# how to get variable of function in for loop

2 views (last 30 days)
Amron Rosyada on 29 May 2024
Answered: Steven Lord on 29 May 2024
I created a polynomial function f(x,y) using two variables. I varied the values of both variables to get the maximum f(x,y) using for loop and i got it. But, i dont know how to get or display the values of the x and y that made it. can you tell me the syntax to get them? thanks!!
x = 1:20;
y = 1:13;
f = [];
for i = 1:length(x), j = 1:length(j);
f(i,j) = x(i).^2 - x(i) -2*y(j).^2 + y(j) -25;
end
fmax = max(max(f));
display(fmax)
fmax = 354
VBBV on 29 May 2024
Do you mean display x and y values only or f values ?
x = 1:20 % delete the semi colon
x = 1x20
1 2 3 4 5 6 7 8 9 10 11 12 13 14 15 16 17 18 19 20
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y = 1:13 %
y = 1x13
1 2 3 4 5 6 7 8 9 10 11 12 13
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disp(x)
1 2 3 4 5 6 7 8 9 10 11 12 13 14 15 16 17 18 19 20
disp(y)
1 2 3 4 5 6 7 8 9 10 11 12 13
Amron Rosyada on 29 May 2024
Edited: Amron Rosyada on 29 May 2024
you didnt get my question. i got the fmax. but at which variable of x and y that excactly subtituted in that f function. i mean, when (the value of x and y subtituted) fmax happens?

Steven Lord on 29 May 2024
Don't call max twice. Call max once with two output arguments and specify 'all' as the dimension over which to operate. That second output will be the linear index of the location where the maximum value returned as the first output was located. Then use ind2sub to get the row and column indices.
x = 1:20;
y = 1:13;
I've written your function as a function handle so I can call it from multiple places without retyping it.
fh = @(x, y) x.^2-x-2*y.^2+y-25;
Note that as originally written, this for loop doesn't do what you think it does. You can't have one for loop iterate over two arrays like this.
% f = [];
% for i = 1:length(x), j = 1:length(j);
% f(i,j) = fh(x(i), y(j));
% end
You need two for loops. Or you could use the vectorized approach others have suggested. But there's no need to grid the data explicitly as others have done; you can take advantage of the implicit expansion behavior of the basic operators in MATLAB like plus.
f = fh(x, y.')
f = 13x20
-26 -24 -20 -14 -6 4 16 30 46 64 84 106 130 156 184 214 246 280 316 354 -31 -29 -25 -19 -11 -1 11 25 41 59 79 101 125 151 179 209 241 275 311 349 -40 -38 -34 -28 -20 -10 2 16 32 50 70 92 116 142 170 200 232 266 302 340 -53 -51 -47 -41 -33 -23 -11 3 19 37 57 79 103 129 157 187 219 253 289 327 -70 -68 -64 -58 -50 -40 -28 -14 2 20 40 62 86 112 140 170 202 236 272 310 -91 -89 -85 -79 -71 -61 -49 -35 -19 -1 19 41 65 91 119 149 181 215 251 289 -116 -114 -110 -104 -96 -86 -74 -60 -44 -26 -6 16 40 66 94 124 156 190 226 264 -145 -143 -139 -133 -125 -115 -103 -89 -73 -55 -35 -13 11 37 65 95 127 161 197 235 -178 -176 -172 -166 -158 -148 -136 -122 -106 -88 -68 -46 -22 4 32 62 94 128 164 202 -215 -213 -209 -203 -195 -185 -173 -159 -143 -125 -105 -83 -59 -33 -5 25 57 91 127 165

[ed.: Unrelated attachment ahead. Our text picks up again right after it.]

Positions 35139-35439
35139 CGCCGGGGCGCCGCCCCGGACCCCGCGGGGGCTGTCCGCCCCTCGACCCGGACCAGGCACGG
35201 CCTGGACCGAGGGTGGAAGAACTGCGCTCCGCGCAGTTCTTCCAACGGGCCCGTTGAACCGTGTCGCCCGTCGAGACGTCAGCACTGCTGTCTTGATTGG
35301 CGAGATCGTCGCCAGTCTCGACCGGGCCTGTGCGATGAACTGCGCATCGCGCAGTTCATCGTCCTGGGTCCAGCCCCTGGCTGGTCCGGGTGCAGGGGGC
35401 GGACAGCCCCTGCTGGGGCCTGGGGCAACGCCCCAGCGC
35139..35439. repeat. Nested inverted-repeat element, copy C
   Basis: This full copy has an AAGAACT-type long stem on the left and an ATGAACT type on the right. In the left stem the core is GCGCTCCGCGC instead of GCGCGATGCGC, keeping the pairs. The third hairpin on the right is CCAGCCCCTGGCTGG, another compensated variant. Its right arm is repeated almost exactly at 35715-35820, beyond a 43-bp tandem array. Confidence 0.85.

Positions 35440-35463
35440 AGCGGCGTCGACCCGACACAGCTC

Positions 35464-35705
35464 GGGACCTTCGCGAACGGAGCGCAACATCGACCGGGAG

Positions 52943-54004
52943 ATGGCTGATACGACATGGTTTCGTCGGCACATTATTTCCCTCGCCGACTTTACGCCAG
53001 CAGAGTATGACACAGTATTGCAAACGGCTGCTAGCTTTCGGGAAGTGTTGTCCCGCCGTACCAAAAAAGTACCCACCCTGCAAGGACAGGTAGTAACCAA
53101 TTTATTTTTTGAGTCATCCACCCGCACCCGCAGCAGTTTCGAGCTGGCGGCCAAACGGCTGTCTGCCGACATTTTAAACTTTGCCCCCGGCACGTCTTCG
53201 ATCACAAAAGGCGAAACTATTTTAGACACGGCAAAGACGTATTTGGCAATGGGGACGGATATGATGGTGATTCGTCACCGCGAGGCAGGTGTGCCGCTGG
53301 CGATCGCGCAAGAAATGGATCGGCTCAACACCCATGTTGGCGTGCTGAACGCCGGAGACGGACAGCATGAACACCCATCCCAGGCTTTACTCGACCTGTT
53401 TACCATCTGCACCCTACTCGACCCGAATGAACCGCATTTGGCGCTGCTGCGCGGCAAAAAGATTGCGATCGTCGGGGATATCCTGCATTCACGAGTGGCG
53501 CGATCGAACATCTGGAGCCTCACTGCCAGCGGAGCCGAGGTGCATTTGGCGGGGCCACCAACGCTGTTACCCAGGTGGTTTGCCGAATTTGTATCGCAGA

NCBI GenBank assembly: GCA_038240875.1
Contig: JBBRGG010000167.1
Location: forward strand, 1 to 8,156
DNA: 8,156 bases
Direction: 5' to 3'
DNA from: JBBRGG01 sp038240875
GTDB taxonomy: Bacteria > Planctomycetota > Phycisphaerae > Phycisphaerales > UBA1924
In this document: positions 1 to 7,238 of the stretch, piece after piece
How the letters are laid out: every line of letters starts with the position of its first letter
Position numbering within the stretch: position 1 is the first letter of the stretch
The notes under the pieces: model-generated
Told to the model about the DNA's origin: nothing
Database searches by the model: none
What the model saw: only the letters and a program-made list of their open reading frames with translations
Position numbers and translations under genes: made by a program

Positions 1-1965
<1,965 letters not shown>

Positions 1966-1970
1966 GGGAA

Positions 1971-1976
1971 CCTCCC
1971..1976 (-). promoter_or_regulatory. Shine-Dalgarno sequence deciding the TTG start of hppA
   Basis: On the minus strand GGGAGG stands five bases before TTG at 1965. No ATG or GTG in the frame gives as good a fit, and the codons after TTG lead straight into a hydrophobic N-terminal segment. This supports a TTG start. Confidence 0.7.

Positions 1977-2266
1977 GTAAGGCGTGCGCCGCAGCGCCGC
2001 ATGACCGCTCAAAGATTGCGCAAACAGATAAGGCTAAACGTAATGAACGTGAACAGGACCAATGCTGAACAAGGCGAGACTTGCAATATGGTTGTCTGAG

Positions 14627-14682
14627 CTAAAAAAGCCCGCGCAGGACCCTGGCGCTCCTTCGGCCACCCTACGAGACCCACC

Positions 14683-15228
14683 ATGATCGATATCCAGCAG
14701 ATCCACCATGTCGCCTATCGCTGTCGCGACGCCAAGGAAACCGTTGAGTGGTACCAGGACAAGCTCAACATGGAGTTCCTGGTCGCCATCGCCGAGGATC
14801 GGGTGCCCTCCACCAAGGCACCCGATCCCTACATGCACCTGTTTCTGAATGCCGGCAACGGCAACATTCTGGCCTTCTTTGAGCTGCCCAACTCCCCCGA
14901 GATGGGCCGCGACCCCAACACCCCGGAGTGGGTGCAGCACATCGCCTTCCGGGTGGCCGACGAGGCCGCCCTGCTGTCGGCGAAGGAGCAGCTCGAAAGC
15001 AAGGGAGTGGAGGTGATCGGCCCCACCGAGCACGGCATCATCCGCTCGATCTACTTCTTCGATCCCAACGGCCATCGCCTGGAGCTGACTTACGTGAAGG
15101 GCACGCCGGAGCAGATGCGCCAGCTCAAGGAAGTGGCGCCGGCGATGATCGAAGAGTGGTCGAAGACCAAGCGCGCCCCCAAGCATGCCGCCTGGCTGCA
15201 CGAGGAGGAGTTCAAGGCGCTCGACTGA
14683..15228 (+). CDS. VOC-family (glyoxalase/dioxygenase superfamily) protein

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[fmaxval, fmaxloc] = max(f, [], 'all')
fmaxval = 354
fmaxloc = 248
What does that location of 248 correspond to in terms of x and y?
[row, col] = ind2sub(size(f), fmaxloc)
row = 1
col = 20
fprintf("Maximum of f is %d at x = %d, y = %d.\n", fmaxval, col, row)
Maximum of f is 354 at x = 20, y = 1.
Note that the index into x is the col index and the index into y is the row index. Let's check by evaluating the function once more at those specific values of x and y.
fh(x(col), y(row))
ans = 354
That matches the maximum value found by max (and by inspection of the displayed f array.)

VBBV on 29 May 2024
x = 1:20;
y = 1:13;
f = [];
for i = 1:length(x),
for j = 1:length(y);
f(i,j) = x(i).^2 - x(i) -2*y(j).^2 + y(j) -25;
end
end
f
f = 20x13
-26 -31 -40 -53 -70 -91 -116 -145 -178 -215 -256 -301 -350 -24 -29 -38 -51 -68 -89 -114 -143 -176 -213 -254 -299 -348 -20 -25 -34 -47 -64 -85 -110 -139 -172 -209 -250 -295 -344 -14 -19 -28 -41 -58 -79 -104 -133 -166 -203 -244 -289 -338 -6 -11 -20 -33 -50 -71 -96 -125 -158 -195 -236 -281 -330 4 -1 -10 -23 -40 -61 -86 -115 -148 -185 -226 -271 -320 16 11 2 -11 -28 -49 -74 -103 -136 -173 -214 -259 -308 30 25 16 3 -14 -35 -60 -89 -122 -159 -200 -245 -294 46 41 32 19 2 -19 -44 -73 -106 -143 -184 -229 -278 64 59 50 37 20 -1 -26 -55 -88 -125 -166 -211 -260
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fmax = max(max(f));
display(fmax)
fmax = 354
Akira Agata on 29 May 2024
+1
By using meshgrid, you can avoid for-loop, like:
x = 1:20;
y = 1:13;
% Create x- and y-grid
[xGrid, yGrid] = meshgrid(x, y);
% Calculate f
f = xGrid.^2 - xGrid - 2*(yGrid.^2) + yGrid -25;
% Find max(f) and it's linear index
[fmax, idx] = max(f(:));
% Show the result
sprintf('max(f) = %d', fmax)
ans = 'max(f) = 354'
sprintf('(x,y) = (%d, %d)', xGrid(idx), yGrid(idx))
ans = '(x,y) = (20, 1)'
% Visualize f
figure
surf(xGrid, yGrid, f)
VBBV on 29 May 2024
@akira Agata what does "+1' mean ?

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